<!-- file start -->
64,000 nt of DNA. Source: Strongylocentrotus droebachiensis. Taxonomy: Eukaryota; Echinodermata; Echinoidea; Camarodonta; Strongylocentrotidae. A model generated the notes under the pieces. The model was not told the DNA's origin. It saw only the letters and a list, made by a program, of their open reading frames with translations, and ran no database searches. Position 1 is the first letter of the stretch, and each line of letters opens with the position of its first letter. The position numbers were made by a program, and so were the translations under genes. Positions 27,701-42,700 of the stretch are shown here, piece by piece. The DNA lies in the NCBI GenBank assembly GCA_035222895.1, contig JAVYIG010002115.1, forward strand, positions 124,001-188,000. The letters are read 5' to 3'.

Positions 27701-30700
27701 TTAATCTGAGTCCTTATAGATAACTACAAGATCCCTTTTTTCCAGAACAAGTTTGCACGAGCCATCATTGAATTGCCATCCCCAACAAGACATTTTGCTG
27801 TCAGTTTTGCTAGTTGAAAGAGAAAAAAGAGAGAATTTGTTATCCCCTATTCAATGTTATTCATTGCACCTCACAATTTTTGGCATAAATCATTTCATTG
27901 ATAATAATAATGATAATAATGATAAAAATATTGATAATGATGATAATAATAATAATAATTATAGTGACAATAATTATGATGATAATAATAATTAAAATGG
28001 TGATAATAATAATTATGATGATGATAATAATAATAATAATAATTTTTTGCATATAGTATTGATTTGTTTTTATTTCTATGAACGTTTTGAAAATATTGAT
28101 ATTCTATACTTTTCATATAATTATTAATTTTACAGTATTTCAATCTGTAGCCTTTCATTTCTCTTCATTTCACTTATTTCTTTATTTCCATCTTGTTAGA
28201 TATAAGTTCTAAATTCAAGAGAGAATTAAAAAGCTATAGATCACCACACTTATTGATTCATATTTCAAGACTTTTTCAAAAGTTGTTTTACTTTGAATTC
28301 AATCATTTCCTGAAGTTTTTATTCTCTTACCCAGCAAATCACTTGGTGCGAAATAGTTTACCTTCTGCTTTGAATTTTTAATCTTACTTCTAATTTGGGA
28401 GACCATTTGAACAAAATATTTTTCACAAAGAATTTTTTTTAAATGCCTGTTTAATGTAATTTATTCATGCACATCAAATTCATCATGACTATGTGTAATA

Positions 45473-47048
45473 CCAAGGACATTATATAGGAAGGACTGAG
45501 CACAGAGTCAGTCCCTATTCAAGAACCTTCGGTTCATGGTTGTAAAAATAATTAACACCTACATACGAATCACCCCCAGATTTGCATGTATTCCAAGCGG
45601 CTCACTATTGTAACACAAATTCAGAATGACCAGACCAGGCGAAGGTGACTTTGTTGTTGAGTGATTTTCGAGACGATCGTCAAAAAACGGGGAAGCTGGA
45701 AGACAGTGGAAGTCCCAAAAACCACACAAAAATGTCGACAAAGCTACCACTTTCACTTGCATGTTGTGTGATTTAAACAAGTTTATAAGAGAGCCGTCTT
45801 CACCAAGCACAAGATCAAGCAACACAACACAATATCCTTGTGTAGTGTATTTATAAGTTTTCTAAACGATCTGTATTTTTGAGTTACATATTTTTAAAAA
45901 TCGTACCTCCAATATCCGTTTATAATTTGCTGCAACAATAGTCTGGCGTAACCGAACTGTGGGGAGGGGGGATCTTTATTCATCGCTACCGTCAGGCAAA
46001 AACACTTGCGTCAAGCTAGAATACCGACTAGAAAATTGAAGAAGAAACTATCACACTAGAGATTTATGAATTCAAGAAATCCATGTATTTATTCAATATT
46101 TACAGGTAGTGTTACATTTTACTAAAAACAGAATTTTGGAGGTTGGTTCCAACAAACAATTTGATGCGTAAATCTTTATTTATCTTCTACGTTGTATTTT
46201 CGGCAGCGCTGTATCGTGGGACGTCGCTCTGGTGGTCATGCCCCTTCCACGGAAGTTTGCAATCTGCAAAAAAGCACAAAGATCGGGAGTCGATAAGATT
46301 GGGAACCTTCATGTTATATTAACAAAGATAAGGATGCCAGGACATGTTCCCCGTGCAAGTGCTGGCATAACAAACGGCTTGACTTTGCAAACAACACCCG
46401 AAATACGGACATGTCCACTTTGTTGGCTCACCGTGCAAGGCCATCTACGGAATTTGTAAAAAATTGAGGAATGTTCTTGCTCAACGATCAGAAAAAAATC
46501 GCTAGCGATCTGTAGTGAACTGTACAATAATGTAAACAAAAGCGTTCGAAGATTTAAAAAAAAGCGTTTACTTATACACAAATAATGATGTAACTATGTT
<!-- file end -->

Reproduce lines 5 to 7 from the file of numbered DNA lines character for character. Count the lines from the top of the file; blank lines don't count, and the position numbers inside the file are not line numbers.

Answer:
27901 ATAATAATAATGATAATAATGATAAAAATATTGATAATGATGATAATAATAATAATAATTATAGTGACAATAATTATGATGATAATAATAATTAAAATGG
28001 TGATAATAATAATTATGATGATGATAATAATAATAATAATAATTTTTTGCATATAGTATTGATTTGTTTTTATTTCTATGAACGTTTTGAAAATATTGAT
28101 ATTCTATACTTTTCATATAATTATTAATTTTACAGTATTTCAATCTGTAGCCTTTCATTTCTCTTCATTTCACTTATTTCTTTATTTCCATCTTGTTAGA